Free Newsletters - Space News - Defense Alert - Environment Report - Energy Monitor
by Staff Writers
Tokyo (AFP) Sept 12, 2012
A lone pine tree that stood as a symbol of hope in Japan, after surviving the huge tsunami that swept away a forest of 70,000, was being cut down Wednesday in a bid to preserve it.
The tree, which came to be known as the "miracle pine", will be sliced into pieces and treated before being put back together, in a process expected to cost about 150 million yen ($1.9 million).
A ritual reflecting the beliefs of Shintoism, Japan's animistic native religion, was carried out on the pine before the delicate process began on the shore at Rikuzentakata, a city badly hit by the March 2011 disaster.
"The process of cutting down could take two days or more, as we need to start cutting branches that can eventually be put back on the trunk," city official Shinya Kitajima told AFP.
He said the trunk of the 27-metre (89-foot) tree will be divided into nine sections, which will be hollowed out and given anti-decay treatment before being reassembled using a carbon spine.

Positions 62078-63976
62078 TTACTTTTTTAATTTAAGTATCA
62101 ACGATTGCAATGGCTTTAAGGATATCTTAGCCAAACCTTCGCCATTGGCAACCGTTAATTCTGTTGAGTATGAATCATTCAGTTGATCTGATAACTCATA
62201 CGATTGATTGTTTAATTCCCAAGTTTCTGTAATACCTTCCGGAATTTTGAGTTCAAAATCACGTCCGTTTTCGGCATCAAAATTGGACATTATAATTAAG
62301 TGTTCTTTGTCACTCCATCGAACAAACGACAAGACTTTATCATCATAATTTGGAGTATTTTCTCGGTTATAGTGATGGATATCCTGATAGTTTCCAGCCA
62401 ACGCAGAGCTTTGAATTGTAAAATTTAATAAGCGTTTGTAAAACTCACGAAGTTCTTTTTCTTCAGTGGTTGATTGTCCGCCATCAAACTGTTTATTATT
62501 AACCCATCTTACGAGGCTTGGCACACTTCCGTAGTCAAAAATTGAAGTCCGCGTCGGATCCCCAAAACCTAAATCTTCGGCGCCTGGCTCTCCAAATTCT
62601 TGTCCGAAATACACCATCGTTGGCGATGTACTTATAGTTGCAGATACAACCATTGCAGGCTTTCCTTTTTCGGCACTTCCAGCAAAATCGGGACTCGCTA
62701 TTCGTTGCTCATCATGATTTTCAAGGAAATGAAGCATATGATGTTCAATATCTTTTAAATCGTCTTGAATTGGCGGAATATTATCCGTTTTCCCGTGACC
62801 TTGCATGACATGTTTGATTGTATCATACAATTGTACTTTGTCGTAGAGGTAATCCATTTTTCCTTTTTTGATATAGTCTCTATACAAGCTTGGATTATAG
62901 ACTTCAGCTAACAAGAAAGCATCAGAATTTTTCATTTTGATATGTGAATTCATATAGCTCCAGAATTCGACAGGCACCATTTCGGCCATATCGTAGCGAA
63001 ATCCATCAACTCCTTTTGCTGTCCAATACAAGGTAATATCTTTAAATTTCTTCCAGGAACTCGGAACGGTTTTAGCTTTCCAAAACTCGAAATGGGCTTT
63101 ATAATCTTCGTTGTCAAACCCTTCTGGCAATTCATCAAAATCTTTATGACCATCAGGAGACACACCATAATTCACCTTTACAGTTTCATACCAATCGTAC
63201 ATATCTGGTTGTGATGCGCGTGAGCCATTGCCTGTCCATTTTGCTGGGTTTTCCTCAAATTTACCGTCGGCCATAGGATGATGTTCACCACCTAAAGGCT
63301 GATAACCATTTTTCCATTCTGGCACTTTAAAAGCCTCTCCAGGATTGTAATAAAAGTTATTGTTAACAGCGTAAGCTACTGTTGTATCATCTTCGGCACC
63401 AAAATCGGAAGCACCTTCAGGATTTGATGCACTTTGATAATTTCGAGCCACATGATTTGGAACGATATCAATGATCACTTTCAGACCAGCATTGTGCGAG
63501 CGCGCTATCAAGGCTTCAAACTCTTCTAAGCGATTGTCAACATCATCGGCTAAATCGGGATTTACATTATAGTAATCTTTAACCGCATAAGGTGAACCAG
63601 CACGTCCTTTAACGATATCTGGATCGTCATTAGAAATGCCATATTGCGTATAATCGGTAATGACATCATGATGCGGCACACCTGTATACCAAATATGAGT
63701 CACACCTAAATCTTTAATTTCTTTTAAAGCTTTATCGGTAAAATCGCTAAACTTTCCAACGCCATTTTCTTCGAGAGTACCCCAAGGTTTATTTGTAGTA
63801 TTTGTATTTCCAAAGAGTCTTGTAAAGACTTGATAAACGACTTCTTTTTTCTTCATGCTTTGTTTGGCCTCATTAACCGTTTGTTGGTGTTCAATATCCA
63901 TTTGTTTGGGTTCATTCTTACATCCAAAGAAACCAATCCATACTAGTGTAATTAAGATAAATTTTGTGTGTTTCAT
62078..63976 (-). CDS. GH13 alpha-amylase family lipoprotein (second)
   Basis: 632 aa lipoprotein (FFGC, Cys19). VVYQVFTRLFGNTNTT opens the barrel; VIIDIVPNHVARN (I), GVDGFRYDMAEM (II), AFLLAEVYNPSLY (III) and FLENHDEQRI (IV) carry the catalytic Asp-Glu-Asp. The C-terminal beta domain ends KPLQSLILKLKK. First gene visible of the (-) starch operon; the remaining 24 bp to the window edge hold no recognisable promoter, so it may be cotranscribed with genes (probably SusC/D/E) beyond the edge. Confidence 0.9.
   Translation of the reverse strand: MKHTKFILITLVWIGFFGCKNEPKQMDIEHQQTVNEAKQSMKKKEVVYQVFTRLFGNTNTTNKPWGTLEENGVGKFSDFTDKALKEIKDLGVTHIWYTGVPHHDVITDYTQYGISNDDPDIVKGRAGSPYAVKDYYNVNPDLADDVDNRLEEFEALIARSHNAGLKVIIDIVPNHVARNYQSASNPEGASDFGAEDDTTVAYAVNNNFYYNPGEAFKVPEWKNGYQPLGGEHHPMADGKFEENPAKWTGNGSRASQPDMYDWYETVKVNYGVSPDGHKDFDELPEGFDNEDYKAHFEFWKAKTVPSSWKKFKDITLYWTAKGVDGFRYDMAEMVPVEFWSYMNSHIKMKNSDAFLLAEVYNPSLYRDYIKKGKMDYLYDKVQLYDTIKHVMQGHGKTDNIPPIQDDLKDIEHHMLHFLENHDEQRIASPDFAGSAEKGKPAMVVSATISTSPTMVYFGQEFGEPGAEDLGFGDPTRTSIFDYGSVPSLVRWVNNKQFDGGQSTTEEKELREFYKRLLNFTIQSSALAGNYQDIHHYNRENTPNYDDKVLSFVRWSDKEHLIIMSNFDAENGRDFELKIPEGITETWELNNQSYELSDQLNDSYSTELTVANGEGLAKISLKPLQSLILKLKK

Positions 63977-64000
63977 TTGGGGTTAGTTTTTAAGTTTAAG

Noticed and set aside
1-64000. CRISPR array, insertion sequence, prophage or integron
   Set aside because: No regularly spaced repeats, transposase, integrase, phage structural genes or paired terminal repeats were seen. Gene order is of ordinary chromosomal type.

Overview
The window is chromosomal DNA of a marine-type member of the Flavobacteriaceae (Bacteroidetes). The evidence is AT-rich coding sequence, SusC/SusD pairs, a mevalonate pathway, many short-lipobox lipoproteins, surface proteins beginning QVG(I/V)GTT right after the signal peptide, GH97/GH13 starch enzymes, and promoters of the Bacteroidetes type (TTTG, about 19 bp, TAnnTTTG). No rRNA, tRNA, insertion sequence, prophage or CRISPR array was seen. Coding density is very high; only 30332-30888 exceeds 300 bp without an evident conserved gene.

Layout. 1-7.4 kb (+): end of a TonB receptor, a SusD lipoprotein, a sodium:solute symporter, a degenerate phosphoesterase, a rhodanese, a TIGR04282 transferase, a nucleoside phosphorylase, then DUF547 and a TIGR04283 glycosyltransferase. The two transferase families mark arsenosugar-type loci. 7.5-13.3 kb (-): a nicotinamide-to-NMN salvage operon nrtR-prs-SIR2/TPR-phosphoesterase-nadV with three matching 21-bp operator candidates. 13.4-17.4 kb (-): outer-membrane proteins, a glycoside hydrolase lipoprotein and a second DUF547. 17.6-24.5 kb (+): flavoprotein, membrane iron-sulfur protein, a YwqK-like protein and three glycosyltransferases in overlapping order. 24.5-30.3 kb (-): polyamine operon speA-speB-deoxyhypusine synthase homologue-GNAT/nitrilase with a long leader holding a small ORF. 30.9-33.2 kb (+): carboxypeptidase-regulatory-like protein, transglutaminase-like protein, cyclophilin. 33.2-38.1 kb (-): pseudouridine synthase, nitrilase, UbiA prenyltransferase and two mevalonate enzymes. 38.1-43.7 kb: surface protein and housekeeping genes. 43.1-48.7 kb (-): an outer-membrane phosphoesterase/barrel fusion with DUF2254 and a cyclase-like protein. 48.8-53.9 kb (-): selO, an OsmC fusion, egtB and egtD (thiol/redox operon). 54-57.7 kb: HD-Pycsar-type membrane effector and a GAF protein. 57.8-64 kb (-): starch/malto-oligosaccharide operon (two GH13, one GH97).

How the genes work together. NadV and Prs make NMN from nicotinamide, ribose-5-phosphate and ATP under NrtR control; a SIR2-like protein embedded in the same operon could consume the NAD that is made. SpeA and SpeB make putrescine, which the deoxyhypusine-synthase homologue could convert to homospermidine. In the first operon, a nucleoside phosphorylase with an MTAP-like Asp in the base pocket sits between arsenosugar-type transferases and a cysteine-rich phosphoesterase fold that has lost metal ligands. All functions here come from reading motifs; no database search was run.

The whole preservation process will finish in February, the official said, and the tree will be put back where it was, on a spot that was previously a thick shoreline forest.
A Facebook page launched earlier this year soliciting donations towards the cost of preserving the pine had raised nearly 27 million yen by Monday, a city official said.
Around 19,000 people died when the huge waves of 18 months ago swept ashore, crushing whole communities on Japan's northeast coast.
Hundreds of thousands of people remain displaced, either because their homes were destroyed or because they had to evacuate the area around the stricken Fukushima nuclear plant when it began leaking radiation.
Bringing Order To A World Of Disasters
When the Earth Quakes
A world of storm and tempest
|The content herein, unless otherwise known to be public domain, are Copyright 1995-2014 - Space Media Network. AFP, UPI and IANS news wire stories are copyright Agence France-Presse, United Press International and Indo-Asia News Service. ESA Portal Reports are copyright European Space Agency. All NASA sourced material is public domain. Additional copyrights may apply in whole or part to other bona fide parties. Advertising does not imply endorsement,agreement or approval of any opinions, statements or information provided by Space Media Network on any Web page published or hosted by Space Media Network. Privacy Statement|